Memorial Day Weekend Report
The holiday weekend provided ample time for two major outdoor activities; landscaping, which consisted of laying down 2 big truckloads of mulch, planting numerous shrubs, trees, and flowers, and, fly fishing. I’ll skip the report on shoveling the equivalent of 2 truckloads of mulch and get to the good stuff, for the local fishing scene is really coming into its own…
Depending first on snowpack and then rain levels, fishing the bigger warmwater rivers can be an iffy thing this part of the year if you wade and fly fish. Last year, for example, I did not get out onto the Susquehanna until September. The bigger the river, the greater the watershed, and the big rivers just take time to settle down when the weather is persistently wet. This year is quite different so far, with “the big 4”, the Tioughnioga, the Chenango, the Chemung, and the Susquehanna, all flowing at wade-able levels (the Susky is a little full yet, but fishable). I fished the Tioughnioga, the lower Susquehanna (Vestal), and the West Branch of the Delaware and found all to be in good to great shape.
The Tioughnioga had nice flows and water temps in the low-to-mid 70’s. Clarity was excellent and I was just amazed, while wading, at the sheer number of crayfish the scooted from rock to rock. Some of these crustaceans were small, but there was a good mix of 3″ to 4″ crayfish that were present as well. I fished the Schoolhouse Pool first, swinging a Murray’s #6 Half-breed Marauder down the pool. I worked the far shore down into the deep water and while casting, saw what looked like a plume of mud directly downstream of me. I cast that way, and while stripping my fly back, had a solid thump and raised the rod on a throbbing mass of power that soon took off downstream. This was no bass, though I sensed some head shakes, but there was no jump in this fish’s fight. I tightened my drag down and the fish then ran across the pool and up the other side. Close to the backing, I started regaining line, but then the hook pulled. This was no doubt a big hungry carp. I’ve had a number of hookups with these big brawlers, but have only actually ever landed one, a 15 lber, upstream on this very same river.
I then worked upstream and picked up a small bass, returned back to the schoolhouse pool as the sun set and switched flies to a #6 Murray’s Brown Marauder. I worked downstream swinging my fly on a sink-tip line and soon picked up 2 more small but chunky bass. Then further down the pool I finally hit pay dirt as I swam my fly around a large (pool table-sized) boulder. I picked up 2 very nice bass around the rock and both fought with typical smallmouth bravado.
On Sunday afternoon, I decided to give the lower Susquehanna a try. The river was flowing just slightly on the high side, but clarity was good. Wading downstream, I saw evidence of many bass beds as well as quite a few fallfish nests.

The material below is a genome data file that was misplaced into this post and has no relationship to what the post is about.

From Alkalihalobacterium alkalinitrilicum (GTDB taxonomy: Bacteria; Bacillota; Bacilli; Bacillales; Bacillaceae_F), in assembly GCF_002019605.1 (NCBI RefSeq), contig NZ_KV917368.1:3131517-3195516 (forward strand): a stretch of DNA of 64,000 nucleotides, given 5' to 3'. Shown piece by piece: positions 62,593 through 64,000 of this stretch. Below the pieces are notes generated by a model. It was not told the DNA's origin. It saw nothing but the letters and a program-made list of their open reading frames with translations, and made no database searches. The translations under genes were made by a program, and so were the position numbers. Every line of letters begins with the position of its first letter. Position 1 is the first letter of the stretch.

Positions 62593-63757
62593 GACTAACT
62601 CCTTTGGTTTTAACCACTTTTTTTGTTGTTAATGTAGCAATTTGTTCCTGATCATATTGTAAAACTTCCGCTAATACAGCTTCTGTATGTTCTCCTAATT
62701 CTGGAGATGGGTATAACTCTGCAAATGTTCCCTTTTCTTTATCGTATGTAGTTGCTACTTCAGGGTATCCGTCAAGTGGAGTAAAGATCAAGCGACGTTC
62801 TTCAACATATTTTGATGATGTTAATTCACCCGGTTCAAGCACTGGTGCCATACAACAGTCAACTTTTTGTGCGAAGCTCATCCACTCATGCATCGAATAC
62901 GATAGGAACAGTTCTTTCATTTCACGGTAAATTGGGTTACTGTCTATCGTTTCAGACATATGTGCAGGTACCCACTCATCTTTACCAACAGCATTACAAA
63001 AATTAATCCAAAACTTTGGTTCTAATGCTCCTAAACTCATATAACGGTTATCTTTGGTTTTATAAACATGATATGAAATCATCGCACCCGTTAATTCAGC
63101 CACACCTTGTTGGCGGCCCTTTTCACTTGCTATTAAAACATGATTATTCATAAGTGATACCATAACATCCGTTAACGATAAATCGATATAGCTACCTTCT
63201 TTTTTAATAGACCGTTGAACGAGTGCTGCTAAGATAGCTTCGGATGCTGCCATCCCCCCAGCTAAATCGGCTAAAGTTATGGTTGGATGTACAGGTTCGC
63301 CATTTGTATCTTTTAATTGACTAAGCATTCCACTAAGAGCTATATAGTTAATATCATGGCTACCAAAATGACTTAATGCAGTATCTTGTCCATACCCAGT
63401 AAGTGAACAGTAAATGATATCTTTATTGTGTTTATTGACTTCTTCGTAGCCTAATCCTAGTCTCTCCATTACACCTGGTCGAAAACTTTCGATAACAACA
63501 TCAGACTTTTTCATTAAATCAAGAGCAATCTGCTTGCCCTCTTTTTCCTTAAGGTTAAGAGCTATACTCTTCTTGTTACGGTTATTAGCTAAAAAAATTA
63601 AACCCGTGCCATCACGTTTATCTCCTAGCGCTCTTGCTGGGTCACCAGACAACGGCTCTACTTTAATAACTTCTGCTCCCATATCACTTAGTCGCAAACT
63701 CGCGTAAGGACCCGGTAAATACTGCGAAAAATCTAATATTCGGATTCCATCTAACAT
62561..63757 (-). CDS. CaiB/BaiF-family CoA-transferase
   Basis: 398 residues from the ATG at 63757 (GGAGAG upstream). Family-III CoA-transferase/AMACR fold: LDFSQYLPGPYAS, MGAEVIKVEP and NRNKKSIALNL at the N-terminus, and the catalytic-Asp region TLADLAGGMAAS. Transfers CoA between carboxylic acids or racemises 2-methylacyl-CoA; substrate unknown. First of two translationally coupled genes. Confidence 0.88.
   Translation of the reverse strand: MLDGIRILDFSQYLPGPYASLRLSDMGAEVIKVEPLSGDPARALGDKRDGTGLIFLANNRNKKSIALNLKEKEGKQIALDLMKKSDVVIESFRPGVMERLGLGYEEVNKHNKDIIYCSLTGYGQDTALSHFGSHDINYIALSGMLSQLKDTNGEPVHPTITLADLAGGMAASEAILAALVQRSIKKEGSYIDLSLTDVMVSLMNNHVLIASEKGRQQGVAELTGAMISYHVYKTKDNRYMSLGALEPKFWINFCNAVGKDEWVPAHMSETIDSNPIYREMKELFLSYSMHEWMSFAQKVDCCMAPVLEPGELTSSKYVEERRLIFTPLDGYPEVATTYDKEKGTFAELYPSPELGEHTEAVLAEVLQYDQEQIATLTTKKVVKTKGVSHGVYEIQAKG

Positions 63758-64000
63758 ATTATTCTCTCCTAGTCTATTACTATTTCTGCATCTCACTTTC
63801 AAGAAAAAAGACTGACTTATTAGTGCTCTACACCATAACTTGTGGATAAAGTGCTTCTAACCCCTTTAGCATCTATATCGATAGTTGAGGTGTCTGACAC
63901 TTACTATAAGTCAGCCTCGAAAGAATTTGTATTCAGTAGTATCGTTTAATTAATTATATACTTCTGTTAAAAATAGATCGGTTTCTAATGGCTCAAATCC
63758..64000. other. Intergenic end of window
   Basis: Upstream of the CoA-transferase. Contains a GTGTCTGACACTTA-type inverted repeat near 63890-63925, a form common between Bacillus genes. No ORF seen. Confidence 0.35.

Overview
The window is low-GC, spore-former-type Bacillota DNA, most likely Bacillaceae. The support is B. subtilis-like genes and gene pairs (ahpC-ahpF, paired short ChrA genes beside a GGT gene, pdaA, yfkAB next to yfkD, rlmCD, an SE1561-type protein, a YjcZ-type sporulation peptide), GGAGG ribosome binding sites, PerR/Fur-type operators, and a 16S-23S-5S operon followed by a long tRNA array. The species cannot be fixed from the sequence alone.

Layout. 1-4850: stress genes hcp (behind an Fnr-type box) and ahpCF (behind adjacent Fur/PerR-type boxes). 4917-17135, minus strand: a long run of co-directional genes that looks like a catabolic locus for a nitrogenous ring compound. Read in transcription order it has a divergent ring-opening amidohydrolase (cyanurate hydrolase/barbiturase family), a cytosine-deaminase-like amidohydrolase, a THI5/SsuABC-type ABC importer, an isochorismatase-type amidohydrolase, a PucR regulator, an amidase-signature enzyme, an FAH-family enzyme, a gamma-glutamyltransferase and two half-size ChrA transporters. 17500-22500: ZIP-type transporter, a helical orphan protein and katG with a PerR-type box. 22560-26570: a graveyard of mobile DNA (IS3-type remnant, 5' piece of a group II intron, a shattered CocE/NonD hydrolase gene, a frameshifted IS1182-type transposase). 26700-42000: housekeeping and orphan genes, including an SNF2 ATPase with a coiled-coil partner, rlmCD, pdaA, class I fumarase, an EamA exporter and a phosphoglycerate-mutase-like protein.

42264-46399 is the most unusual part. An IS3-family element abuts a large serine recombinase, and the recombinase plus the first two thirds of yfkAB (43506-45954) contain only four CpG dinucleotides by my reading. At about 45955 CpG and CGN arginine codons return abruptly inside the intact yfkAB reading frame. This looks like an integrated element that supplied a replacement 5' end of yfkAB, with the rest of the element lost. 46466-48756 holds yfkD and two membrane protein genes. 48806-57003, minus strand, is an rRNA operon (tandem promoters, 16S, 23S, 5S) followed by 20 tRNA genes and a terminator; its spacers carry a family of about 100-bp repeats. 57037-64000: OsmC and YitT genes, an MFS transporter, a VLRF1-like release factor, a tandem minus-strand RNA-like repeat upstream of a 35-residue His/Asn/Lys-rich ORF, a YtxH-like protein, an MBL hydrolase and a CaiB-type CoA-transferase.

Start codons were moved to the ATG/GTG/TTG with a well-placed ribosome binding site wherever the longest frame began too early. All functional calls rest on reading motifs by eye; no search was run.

Fallfish scoop out the bottom much like most fish do to make their spawning bed, but after spawning, cover and protect the eggs with a large pile of stones. Their unique spawning beds can be extreme in size – as wide as 3 – 4 feet, and as in the case of the one in the pic above, a foot or more in height above the river bottom.
I worked a #6 Brown Murray’s Marauder once again as my fly of choice on a sink tip line and picked up a fallfish and then a walleye.
As I left that evening I did notice smallmouth bass chasing bait in the very shallow area of pool I was fishing and I also kicked a few up from the shallow edges of the river on the trek back to the access.
On Monday, Memorial Day, I visited the West Branch of the Delaware, for a change of venue. The West was flowing on the low side at roughly 300 cfs and had a water temp of 59 degrees. There was some algae in the water which made cleaning flies essential on every other cast.
I nymphed the run below the pool and had my best success with a #18 beadhead sulphur nymph and a #16 sulphur emerger as the trailing fly. Hatch activity was as sporadic as the fishing but I did manage to first lose a very nice rainbow, catch two small rainbows, roll a nice brown, and finally land a rainbow towards the early afternoon.
To summarize the weekend’s fishing, I’d have to say the smallmouth bass post-spawn funk is over and fishing should be good from here on as long as the rivers behave themselves. Crayfish and minnow imitations always work well in the early in the morning or late in the evening. Nymphing with large dark nymphs such as a Murray’s #6 Hellgrammite is also a good way to go once the sun is up and full.
If trout fishing the bigger Catskill waters is your thing, sulphurs are in full swing but do not forget the large slate drake, also known as Isonychia. BWO’s (Blue Wing Olives) are another good choice, particularly if it is overcast or rainy. Last but not least, the ubiquitous caddis is always a good choice. These guys haunt the local streams all year long.